Ember on Rails

I’ve been trying to get into Ember.js a few times by now, but I’ve always been dissuaded for various reasons.

This time around I’d like you all to learn with me - hopefully the act of me writing down what I do will make it stick better for me.

The plan here is to end up with an Ember application backed by a Rails JSON API - we’ll see if the future agrees with that goal.


This post has been written and tested on the following versions:

I make no guarantees that this will work on any other version, but I’d love to hear from you if stuff isn’t working as I describe.

Rails application

We’ll set everything up inside a Rails application. This provides for a nice and safe base and we’ll be using that Rails application as our JSON backend in the future:

rails new library && cd library

We aren’t going to use Coffeescript nor Turbolinks so remove those lines from your Gemfile:

gem 'coffee-rails'
gem 'turbolinks'


This is where the fun begins. We’ll grab Ember via the ember-rails gem, so add that to the Gemfile:

gem "ember-rails", github: "emberjs/ember-rails"

Now running bundle gets us the latest and greatest(ish) of Embers. At the time of writing this is:

$ bundle list | grep ember
  * ember-data-source (1.0.0.beta.7)
  * ember-rails (0.15.0 30fa5d2)
  * ember-source (

After bundling we can run

rm -rf app/assets/javascripts
rails generate ember:bootstrap

to actually setup Ember inside our Rails app. We start out by removing the existing Javascripts to make sure we’re working on a reasonably blank slate here.

Now, let’s set up a Rails controller/action that we can use to render the Ember application:

rails generate controller ember index

and add to your config/routes.rb:

root "ember#index"

To test this, restart your application server and access in your browser. Your Javascript console should show some output from Ember:

DEBUG: -------------------------------
DEBUG: Ember      : 1.5.1
DEBUG: Ember Data : 1.0.0-beta.7+canary.f482da04
DEBUG: Handlebars : 1.3.0
DEBUG: jQuery     : 1.11.0
DEBUG: -------------------------------

Also, your browser should show the standard message from a newly generated Rails view:


Find me in app/views/ember/index.html.erb

All good? Great! Let’s make it usable.


First, a little UI work. I promise, I’ll keep it simple. Our views are handled by Ember, so we might as well get rid of what little HTML Rails have generated for us:

$ echo > app/views/ember/index.html.erb

Now, let’s give Ember something to show. First an application layout to show some navigation. Create app/assets/javascripts/templates/application.handlebars:

    <li>{{link-to 'List books' 'books'}}</li>


The contents above should be fairly self-explanatory, although you might want to dig more into the Handlebars syntax to fully understand it.

One notable piece is {{outlet}} which is similar to <%= yield %> like we know it from Rails ERB views; This is where output from other views will be displayed.

One of those other views is app/assets/javascripts/templates/books.handlebars, which you should create:


    <li>{{title}} by {{authorName}}</li>
    <li>There are no books.</li>

Again, fairly self-explanatory. Note the spiffy eachelse construct.


Now, if you visit to see your masterpiece of a modern web application, you should get a big, fat Javascript error:

Uncaught Error: Assertion Failed: The attempt to link-to route ‘books’ failed. The router did not find ‘books’ in its possible routes: ‘loading’, ‘error’, ‘index’, ‘application’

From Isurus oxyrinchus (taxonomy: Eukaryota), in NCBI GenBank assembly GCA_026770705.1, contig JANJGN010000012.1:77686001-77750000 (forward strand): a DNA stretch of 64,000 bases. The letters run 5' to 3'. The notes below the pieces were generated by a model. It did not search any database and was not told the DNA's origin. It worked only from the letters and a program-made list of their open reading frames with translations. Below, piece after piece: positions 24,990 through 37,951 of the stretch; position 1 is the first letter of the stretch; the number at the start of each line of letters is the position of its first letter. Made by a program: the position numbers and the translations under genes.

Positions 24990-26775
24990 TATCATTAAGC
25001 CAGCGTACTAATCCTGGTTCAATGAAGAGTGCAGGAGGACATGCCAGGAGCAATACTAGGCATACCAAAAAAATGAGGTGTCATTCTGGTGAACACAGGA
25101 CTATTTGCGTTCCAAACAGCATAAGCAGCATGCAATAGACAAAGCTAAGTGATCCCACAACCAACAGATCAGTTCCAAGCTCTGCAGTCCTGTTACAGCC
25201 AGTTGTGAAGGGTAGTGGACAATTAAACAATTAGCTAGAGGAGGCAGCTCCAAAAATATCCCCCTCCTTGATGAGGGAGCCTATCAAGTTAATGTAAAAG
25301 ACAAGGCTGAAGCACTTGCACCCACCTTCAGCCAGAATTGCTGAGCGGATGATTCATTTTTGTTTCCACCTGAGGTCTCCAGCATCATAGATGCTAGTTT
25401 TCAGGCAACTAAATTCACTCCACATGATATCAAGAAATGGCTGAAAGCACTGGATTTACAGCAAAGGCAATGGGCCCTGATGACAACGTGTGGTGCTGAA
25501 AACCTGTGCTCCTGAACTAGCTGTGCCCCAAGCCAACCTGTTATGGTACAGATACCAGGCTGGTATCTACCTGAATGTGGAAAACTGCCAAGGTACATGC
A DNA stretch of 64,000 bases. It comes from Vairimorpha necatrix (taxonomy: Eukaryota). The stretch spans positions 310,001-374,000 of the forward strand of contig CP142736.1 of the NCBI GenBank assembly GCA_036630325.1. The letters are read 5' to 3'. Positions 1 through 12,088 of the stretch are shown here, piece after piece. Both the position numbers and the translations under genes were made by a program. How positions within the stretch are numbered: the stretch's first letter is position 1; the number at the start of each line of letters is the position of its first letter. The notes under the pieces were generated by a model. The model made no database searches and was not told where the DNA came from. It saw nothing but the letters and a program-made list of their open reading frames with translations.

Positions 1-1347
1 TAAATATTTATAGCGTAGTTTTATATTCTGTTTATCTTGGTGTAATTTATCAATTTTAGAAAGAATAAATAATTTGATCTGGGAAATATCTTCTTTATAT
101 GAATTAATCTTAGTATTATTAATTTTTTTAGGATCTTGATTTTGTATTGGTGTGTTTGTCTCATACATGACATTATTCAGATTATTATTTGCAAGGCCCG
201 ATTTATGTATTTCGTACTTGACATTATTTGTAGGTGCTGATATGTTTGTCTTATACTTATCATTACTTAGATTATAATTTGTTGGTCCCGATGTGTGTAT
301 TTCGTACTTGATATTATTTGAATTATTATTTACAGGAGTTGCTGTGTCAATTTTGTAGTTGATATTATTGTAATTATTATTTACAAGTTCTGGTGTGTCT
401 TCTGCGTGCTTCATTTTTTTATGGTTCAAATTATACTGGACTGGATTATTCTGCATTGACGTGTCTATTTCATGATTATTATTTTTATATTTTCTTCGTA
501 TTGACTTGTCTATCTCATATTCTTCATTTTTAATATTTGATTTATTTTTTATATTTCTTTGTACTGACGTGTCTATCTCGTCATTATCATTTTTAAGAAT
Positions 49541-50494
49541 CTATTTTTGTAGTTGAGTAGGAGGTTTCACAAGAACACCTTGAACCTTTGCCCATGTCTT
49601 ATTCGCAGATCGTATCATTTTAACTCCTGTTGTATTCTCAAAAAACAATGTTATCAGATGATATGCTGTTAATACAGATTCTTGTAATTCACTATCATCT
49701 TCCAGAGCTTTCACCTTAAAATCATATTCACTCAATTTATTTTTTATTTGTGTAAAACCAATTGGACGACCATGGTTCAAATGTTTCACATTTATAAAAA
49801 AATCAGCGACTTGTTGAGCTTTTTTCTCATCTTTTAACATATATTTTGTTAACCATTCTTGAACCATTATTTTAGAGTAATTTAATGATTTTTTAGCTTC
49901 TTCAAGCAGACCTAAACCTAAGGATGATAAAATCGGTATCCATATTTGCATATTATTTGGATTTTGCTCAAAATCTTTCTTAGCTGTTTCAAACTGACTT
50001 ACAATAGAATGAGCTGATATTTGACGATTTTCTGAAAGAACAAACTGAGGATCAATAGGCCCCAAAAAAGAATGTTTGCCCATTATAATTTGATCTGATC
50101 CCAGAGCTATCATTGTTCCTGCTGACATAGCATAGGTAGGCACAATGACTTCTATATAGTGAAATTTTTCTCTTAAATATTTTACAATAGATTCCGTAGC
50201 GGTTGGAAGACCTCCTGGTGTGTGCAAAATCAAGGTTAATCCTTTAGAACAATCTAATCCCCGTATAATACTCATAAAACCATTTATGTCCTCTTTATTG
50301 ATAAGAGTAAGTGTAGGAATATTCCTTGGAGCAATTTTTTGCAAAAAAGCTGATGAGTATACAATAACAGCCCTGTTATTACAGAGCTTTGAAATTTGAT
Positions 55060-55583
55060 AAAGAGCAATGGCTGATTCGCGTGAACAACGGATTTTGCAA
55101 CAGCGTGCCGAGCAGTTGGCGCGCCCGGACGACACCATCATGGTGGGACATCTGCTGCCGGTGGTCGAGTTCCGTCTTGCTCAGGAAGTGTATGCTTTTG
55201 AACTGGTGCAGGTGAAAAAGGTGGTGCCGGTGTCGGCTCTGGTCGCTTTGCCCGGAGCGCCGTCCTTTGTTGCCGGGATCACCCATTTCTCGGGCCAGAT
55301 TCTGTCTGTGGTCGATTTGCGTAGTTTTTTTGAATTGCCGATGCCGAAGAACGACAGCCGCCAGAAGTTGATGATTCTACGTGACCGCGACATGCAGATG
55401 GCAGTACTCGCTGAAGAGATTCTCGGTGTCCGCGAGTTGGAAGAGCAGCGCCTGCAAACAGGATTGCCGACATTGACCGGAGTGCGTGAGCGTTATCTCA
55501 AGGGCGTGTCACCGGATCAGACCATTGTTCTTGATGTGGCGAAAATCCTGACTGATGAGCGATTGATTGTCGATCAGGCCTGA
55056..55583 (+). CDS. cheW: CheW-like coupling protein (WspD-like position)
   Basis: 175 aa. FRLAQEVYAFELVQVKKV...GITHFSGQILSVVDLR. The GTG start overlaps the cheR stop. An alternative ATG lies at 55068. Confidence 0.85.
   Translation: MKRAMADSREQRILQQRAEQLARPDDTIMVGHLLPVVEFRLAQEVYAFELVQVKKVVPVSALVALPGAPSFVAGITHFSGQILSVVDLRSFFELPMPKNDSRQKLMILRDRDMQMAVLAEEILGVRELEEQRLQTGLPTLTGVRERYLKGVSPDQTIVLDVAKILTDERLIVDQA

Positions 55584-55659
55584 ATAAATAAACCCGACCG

This happens because we have yet to tell Ember what we mean by the 'books' part of {{link-to 'List books' 'books'}}.

This is done in the router, which ember-rails has handily placed in app/assets/javascripts/router.js. Change that file to look like

Library.Router.map(function() {

and the error goes away. Instead you get a nifty navigation link to “Books” at the top of the page.

Clicking that link gives us a new error:

Uncaught Error: Assertion Failed: The value that #each loops over must be an Array. You passed (generated books controller)

Sigh, we just can’t catch a break here.

Connecting the final pieces

When we created a resource route above, we asked Ember to route requests for 'books' to a BooksController. We never did write that controller, though, so Ember went ahead and generated one for us.

That’s great, but for everything to work, we need some way of telling the controller what we want it to control, and subsequently the template to display.

A route

We do that using a route. “Wait,” you say, “didn’t we already create routes?”

Why yes, we did create a router, but Ember has both the concept of a router and a route. The router knows what templates to show given a specific URL, whereas a route

“is an object that tells the template which model it should display”

  • http://emberjs.com/guides/concepts/core-concepts/#toc_route.

If you ask me, that’s kind of confusing, but nevertheless, create app/assets/javascripts/routes/books_route.js:

Library.BooksRoute = Ember.Route.extend({
  model: function() {
    return [{
      title: "Dummy data for dummies",
      authorName: "Me"

This is our way of saying “when displaying data in the Books templates, please pretend this is the real data”.

Eventually, we’ll hook up a model and a data store and show some real data here, but for now we’ll cope with dummy data.

Look! No errors!

When you refresh the books page at you should now see a list of your one book. More importantly; you should get no errors.

Coming up

In the next parts of the series we’ll look into showing actual data returned by the backend, and we’ll add the ability to actually persist our Ember models on the backend.

Continue to part 2: Reading data from the backend

If you like this tutorial, you might also be interested in my upcoming book, Ember for Rails Developers - a Rails-friendly introduction to Ember.